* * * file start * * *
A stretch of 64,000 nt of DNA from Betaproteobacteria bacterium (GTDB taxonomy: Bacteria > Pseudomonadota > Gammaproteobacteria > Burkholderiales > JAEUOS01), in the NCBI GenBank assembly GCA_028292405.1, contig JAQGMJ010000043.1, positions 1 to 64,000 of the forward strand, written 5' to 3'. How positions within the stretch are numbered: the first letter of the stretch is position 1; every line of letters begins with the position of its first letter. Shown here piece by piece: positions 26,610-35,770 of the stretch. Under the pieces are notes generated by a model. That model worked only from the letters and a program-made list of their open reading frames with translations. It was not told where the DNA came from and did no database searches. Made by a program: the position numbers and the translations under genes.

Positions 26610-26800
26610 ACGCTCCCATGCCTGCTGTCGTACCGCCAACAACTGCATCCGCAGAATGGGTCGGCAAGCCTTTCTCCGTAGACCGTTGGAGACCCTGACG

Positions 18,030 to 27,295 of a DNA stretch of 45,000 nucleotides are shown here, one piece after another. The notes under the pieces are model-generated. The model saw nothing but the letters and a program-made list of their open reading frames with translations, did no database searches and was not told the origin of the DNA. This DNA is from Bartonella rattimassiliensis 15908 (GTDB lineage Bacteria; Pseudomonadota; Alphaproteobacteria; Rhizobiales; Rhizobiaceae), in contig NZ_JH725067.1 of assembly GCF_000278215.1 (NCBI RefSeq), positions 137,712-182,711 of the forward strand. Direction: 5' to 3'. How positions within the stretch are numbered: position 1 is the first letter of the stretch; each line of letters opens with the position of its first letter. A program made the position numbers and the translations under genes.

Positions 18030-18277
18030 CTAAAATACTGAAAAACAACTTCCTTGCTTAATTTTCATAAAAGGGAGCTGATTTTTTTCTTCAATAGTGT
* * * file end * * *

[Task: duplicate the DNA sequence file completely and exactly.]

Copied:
A stretch of 64,000 nt of DNA from Betaproteobacteria bacterium (GTDB taxonomy: Bacteria > Pseudomonadota > Gammaproteobacteria > Burkholderiales > JAEUOS01), in the NCBI GenBank assembly GCA_028292405.1, contig JAQGMJ010000043.1, positions 1 to 64,000 of the forward strand, written 5' to 3'. How positions within the stretch are numbered: the first letter of the stretch is position 1; every line of letters begins with the position of its first letter. Shown here piece by piece: positions 26,610-35,770 of the stretch. Under the pieces are notes generated by a model. That model worked only from the letters and a program-made list of their open reading frames with translations. It was not told where the DNA came from and did no database searches. Made by a program: the position numbers and the translations under genes.

Positions 26610-26800
26610 ACGCTCCCATGCCTGCTGTCGTACCGCCAACAACTGCATCCGCAGAATGGGTCGGCAAGCCTTTCTCCGTAGACCGTTGGAGACCCTGACG

Positions 18,030 to 27,295 of a DNA stretch of 45,000 nucleotides are shown here, one piece after another. The notes under the pieces are model-generated. The model saw nothing but the letters and a program-made list of their open reading frames with translations, did no database searches and was not told the origin of the DNA. This DNA is from Bartonella rattimassiliensis 15908 (GTDB lineage Bacteria; Pseudomonadota; Alphaproteobacteria; Rhizobiales; Rhizobiaceae), in contig NZ_JH725067.1 of assembly GCF_000278215.1 (NCBI RefSeq), positions 137,712-182,711 of the forward strand. Direction: 5' to 3'. How positions within the stretch are numbered: position 1 is the first letter of the stretch; each line of letters opens with the position of its first letter. A program made the position numbers and the translations under genes.

Positions 18030-18277
18030 CTAAAATACTGAAAAACAACTTCCTTGCTTAATTTTCATAAAAGGGAGCTGATTTTTTTCTTCAATAGTGT